The head of the UK arm of Danish renewable developer Orsted has urged an end to the current “piecemeal” approach to the installation of offshore transmission infrastructure.

Managing director Matthew Wright said consideration should be given to creating a power grid in the North Sea to support the rapid expansion in offshore wind capacity over the next decade.

Speaking at the annual spring forum hosted by Aurora Energy Research, Wright alternatively suggested combining the transmission links for offshore windfarms with interconnectors.

“We’re going so far offshore now, why not carry on and connect to the next country?” he explained.

The government recently unveiled a new sector deal for offshore wind which included a commitment to increase installed capacity from 7.9GW currently to 30GW by 2030.  Wright said “more and more people” now appreciate the “enormous scale” at which offshore wind can be deployed, particularly in the North Sea.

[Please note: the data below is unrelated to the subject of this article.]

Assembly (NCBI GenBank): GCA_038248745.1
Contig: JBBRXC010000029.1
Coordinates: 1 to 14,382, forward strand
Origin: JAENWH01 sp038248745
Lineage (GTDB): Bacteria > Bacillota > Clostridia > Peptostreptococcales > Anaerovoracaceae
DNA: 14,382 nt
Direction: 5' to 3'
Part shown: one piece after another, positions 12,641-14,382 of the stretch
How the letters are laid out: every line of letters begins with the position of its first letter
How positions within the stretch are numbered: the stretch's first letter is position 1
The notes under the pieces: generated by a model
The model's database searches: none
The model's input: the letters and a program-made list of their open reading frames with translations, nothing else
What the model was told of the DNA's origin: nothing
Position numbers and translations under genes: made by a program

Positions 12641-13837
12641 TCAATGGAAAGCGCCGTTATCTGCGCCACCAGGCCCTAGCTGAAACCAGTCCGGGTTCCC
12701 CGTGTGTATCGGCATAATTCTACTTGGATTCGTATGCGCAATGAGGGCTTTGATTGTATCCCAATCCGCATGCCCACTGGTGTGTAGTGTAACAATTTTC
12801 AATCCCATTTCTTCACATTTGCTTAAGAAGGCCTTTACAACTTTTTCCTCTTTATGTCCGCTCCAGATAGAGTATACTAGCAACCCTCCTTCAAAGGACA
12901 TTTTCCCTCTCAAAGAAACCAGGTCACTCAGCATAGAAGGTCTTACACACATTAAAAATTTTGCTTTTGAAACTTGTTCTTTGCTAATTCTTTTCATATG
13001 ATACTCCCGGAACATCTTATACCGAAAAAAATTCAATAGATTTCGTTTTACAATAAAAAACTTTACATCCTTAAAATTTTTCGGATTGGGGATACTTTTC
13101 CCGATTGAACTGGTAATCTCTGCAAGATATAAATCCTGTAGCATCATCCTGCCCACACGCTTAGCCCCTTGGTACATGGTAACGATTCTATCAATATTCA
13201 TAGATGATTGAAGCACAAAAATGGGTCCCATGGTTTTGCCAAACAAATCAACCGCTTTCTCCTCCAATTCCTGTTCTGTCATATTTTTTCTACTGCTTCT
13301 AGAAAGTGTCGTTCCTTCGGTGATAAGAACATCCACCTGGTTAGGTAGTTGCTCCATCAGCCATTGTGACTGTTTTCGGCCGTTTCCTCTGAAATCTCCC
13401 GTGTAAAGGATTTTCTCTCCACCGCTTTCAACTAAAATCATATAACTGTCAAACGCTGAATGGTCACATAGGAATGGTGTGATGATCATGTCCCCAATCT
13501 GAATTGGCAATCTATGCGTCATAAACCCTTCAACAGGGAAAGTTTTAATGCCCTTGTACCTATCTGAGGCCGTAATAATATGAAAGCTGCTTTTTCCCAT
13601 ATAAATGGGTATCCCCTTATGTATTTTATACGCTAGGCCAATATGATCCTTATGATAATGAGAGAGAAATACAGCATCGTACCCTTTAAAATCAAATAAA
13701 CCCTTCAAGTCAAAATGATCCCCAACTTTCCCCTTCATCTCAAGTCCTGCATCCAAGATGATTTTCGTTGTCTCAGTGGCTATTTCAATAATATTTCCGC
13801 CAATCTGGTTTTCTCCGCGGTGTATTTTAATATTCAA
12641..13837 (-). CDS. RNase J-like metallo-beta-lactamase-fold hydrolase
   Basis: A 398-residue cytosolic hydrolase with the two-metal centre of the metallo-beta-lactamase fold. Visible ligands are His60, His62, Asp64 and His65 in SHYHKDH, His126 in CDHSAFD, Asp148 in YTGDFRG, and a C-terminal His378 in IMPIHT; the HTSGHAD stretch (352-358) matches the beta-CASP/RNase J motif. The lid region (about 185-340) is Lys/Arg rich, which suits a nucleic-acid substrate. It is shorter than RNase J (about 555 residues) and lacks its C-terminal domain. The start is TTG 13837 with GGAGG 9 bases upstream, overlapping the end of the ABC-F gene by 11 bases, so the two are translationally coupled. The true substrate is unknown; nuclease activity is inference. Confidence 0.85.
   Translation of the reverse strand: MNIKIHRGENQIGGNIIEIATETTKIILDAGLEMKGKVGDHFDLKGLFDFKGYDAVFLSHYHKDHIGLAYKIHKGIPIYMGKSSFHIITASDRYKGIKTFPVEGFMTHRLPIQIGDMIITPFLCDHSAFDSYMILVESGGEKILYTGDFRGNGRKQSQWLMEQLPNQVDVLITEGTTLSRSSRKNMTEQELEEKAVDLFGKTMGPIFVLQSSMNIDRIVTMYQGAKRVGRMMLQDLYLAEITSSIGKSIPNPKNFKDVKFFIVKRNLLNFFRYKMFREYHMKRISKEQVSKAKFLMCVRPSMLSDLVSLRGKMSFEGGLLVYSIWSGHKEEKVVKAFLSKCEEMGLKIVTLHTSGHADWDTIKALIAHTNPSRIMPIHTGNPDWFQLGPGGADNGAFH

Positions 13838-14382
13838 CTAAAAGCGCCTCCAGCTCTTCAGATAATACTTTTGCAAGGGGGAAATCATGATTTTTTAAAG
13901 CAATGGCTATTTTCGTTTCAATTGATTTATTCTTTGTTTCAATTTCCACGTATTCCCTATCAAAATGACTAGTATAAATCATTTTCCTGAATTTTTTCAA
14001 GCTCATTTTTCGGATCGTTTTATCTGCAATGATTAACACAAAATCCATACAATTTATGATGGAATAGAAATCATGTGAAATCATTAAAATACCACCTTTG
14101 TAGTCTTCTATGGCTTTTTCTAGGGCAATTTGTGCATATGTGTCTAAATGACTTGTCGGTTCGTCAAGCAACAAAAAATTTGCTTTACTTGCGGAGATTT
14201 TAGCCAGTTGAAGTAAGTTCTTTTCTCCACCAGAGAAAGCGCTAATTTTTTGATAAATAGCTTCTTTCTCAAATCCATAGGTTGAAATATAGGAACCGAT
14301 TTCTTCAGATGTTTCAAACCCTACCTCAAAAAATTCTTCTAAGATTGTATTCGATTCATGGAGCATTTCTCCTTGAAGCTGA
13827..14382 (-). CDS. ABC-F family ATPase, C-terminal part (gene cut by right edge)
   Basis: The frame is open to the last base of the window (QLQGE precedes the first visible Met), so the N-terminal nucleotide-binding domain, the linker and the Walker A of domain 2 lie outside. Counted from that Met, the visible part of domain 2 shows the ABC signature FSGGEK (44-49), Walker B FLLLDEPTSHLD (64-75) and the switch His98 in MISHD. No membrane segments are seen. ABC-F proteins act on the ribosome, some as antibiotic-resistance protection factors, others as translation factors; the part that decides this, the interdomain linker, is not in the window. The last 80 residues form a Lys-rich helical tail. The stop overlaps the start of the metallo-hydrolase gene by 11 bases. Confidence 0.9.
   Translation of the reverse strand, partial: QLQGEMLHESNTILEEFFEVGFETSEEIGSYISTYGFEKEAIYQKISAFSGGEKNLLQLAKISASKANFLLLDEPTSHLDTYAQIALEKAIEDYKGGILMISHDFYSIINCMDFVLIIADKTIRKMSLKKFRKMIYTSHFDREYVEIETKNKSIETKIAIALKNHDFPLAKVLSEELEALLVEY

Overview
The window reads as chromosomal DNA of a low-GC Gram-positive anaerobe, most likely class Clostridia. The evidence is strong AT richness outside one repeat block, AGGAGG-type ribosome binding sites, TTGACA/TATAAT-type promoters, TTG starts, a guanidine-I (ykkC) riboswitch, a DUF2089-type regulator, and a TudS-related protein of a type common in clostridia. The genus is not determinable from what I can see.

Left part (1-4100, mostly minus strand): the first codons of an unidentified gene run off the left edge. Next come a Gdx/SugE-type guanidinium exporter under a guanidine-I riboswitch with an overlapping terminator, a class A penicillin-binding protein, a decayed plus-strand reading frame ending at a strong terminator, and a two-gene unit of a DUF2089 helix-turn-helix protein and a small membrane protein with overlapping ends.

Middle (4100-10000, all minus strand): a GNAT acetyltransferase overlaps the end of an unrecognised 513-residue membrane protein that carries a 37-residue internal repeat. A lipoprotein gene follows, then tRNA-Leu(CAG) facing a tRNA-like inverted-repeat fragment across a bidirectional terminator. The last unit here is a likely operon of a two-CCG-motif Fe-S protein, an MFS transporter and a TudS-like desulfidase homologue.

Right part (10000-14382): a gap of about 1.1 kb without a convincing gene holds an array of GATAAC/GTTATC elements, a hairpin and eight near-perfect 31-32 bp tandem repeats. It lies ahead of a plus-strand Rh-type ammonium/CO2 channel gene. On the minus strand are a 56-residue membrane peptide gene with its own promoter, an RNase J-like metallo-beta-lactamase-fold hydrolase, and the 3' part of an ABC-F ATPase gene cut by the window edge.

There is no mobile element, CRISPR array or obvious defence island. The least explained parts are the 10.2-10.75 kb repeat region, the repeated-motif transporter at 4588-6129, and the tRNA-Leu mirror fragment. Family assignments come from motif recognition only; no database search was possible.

He additionally called for alignment between the lifespans of offshore windfarms and the length of contracts awarded under Ofgem’s offshore transmission owners (OFTO) regime.

Offshore windfarms are typically expected to be operational for 25 to 30 years. He said it is “a bit worrying” to have a “multi-billion-pound asset” connected under a contract which only lasts for 20 years.

Wright had earlier questioned the feasibility of building “subsidy-free” renewables at scale without some degree of revenue stabilisation.

He asked why ministers were reluctant to allow mature renewables such as onshore wind and solar to compete in Contracts for Difference auctions when the mechanism has been so effective at lowering costs.

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